How Far Have We Come?
- Industry has taken on numerous projects to optimize individual links in the long chain of processes that lead from drug discovery to market access (here are just a few examples). Although these projects are important, they often fail to connect the links, missing the opportunity to take a big picture look at the entire pharmaceutical tech landscape to maximize the utility of these new technological tools.
- At the organizational level, CDOs, who help an organization go from analog to digital while keeping an eye on the market, have been partially successful. In some companies, CDOs have managed to shift focus away from the shiny new tech tools toward the problems they are supposed to solve, building teams capable of creating important insights and emphasizing initiatives that will achieve company goals. The collective impact on the overall digital transformation of healthcare, however, has so far been modest.
- In the regulatory space, some initiatives are including technological considerations to enable the good and protect against the bad, speeding up the approval process, or improving access and quality of medical treatments for patients. The U.S. Food and Drug Administration, for example, recently launched its Software Pre-Cert Pilot Program, as part of its Digital Health Innovation Action Plan. The program reimagines the regulatory approach for digital health companies that have developed and tested quality products in the past. The Pharmaceuticals and Medical Devices Agency (PMDA) in Japan has incorporated Health Technology Assessments (HTAs) into its health policies, making sure that the social, economic, and ethical issues of new health technologies are properly evaluated. And with its Rational Medicine Initiative, the PMDA will create the medical environment in which new technologies are optimally utilized to treat patients.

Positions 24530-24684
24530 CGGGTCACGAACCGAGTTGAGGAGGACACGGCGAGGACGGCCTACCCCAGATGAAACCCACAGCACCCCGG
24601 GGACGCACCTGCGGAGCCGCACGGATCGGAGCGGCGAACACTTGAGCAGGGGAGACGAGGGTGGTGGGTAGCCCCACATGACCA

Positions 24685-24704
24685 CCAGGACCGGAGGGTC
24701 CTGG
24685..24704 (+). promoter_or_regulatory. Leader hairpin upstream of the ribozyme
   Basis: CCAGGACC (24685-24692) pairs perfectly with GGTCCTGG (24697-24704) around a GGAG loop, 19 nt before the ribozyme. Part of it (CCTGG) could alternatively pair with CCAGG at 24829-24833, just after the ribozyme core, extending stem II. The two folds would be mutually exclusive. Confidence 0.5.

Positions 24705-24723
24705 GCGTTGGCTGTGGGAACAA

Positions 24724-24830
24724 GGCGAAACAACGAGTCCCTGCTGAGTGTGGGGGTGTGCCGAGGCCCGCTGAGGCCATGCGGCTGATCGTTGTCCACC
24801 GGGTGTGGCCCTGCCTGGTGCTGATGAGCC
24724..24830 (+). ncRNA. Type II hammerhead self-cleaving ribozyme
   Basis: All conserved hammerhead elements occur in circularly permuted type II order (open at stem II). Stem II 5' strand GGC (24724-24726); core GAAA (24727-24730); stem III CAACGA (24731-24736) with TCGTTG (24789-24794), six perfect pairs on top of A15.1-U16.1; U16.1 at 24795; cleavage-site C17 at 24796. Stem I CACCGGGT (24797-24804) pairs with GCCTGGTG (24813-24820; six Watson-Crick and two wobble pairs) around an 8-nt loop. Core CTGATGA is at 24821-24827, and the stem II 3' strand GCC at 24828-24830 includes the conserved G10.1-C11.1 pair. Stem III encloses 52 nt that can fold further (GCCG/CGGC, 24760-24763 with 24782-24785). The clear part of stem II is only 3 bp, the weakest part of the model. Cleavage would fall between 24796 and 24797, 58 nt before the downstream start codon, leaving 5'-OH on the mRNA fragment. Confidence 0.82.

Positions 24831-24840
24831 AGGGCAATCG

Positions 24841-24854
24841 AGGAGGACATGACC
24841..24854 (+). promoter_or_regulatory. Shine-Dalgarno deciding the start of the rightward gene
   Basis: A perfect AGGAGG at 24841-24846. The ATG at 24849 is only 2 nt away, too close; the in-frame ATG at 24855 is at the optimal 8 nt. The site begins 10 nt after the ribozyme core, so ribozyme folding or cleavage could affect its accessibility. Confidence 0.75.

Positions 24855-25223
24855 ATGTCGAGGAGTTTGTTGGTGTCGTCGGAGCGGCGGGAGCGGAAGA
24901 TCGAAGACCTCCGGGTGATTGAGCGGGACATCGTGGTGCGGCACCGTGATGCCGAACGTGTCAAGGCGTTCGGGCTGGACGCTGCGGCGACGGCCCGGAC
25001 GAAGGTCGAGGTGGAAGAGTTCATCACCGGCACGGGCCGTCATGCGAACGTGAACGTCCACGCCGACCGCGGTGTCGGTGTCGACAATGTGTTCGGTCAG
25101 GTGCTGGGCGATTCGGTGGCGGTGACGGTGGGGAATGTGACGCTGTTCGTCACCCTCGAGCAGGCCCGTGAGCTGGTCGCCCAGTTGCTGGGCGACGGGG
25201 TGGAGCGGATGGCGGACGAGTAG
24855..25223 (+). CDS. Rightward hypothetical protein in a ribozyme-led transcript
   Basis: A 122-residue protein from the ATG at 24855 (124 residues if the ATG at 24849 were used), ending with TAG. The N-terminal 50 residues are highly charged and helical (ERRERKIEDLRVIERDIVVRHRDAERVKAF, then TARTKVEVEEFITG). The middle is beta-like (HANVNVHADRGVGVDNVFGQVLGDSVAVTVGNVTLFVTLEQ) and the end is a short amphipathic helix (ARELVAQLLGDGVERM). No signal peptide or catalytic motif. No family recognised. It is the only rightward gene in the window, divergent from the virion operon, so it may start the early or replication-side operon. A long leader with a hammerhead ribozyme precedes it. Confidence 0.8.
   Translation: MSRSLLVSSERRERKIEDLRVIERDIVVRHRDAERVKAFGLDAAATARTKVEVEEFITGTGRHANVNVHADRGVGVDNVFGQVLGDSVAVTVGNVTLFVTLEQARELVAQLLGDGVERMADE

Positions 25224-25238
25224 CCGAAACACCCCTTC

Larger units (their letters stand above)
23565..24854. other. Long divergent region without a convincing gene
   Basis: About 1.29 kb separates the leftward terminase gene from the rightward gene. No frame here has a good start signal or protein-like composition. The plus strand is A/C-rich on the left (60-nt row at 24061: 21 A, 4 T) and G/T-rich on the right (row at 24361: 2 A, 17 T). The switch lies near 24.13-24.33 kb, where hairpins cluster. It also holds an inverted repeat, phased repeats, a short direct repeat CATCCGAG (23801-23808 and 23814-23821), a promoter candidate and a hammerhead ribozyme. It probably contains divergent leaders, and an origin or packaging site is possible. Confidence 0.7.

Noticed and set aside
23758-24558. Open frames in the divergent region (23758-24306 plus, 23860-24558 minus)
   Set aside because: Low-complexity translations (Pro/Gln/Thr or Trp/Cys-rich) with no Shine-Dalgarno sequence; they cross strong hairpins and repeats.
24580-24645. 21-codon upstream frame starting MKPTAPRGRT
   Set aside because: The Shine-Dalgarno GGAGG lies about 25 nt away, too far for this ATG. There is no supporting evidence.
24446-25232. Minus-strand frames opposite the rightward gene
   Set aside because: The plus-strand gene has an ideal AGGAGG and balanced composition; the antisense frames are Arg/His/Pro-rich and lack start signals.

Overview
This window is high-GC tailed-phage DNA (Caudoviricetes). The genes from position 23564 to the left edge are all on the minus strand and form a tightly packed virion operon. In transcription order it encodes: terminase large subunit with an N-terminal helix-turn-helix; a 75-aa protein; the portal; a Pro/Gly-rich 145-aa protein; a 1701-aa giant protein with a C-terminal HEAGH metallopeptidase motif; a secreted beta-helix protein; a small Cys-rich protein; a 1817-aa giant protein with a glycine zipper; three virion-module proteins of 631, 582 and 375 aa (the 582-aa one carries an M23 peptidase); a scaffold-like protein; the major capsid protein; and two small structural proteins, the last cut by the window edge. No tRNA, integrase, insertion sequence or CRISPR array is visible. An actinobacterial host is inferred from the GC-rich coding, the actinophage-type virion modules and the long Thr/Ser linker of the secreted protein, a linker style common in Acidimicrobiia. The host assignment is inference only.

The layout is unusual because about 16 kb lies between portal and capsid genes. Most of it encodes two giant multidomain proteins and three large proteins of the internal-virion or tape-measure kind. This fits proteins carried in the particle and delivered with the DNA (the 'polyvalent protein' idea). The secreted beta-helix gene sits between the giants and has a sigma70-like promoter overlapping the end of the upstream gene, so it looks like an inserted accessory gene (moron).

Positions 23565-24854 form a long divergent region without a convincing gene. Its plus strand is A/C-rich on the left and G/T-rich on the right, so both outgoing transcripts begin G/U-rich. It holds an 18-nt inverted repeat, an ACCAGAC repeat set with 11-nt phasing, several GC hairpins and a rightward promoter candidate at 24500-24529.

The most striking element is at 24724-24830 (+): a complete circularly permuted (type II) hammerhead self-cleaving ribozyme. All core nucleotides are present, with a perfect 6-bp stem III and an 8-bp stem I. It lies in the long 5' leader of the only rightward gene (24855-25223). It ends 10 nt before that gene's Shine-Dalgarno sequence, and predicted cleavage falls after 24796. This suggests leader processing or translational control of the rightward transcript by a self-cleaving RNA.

We have clearly made significant progress on various fronts. What’s less clear is whether this progress has brought us closer to the confluence of the listed work streams – a holistic understanding of the various factors playing into the successful implementation of AI in healthcare product development. Are we in fact converging on a common set of goals that is centered on the patient, rather than on individual success stories?
Communication and shared knowledge will have to be next on the horizon of healthcare innovation if we are to bring the technological revolution to full fruition. Neutral organizations that specialize in providing platforms for sharing knowledge across professional boundaries will help leverage context-dependent insights to drive convergence on a common goal.
At DIA, for example, pressing issues and imminent changes associated with the use of AI in the life science industry set the agenda for much of what we do. Topics on the use of AI ranging from discovery to regulatory submittal to pharmacovigilance and commercialization are now making their way into our regional and global conferences, publications, and training programs. Other initiatives are underway as well, including efforts to describe the current pharmaceutical tech landscape in collaboration with research institutions and companies. Ensuring that insights are shared across the healthcare continuum will be the linchpin that drives AI use in the right direction and leads to outcomes that benefit patients.
We are on the verge of a digital revolution in every corner of the healthcare sector, but there are no guarantees that we’ll succeed in the life sciences industry. The most successful stakeholders will be those who understand the full potential as well as the limits of these technologies, integrate smart, patient-centered initiatives at critical points across the pharmaceutical tech landscape, know when to say no to technology, and keep pace with the rapidly evolving patient and business needs.
Although we won’t have optimized the use of healthcare technologies by the end of 2018, we can be quite confident that the myriad efforts currently underway will have brought us closer to the ultimate end goal of making patients better faster with technology.
About The Author:
Sudip Parikh serves as senior VP and managing director for DIA Americas. He is an active board member of several health and science policy organizations, including Research America, the Friends of Cancer Research, and the Food Innovation Center.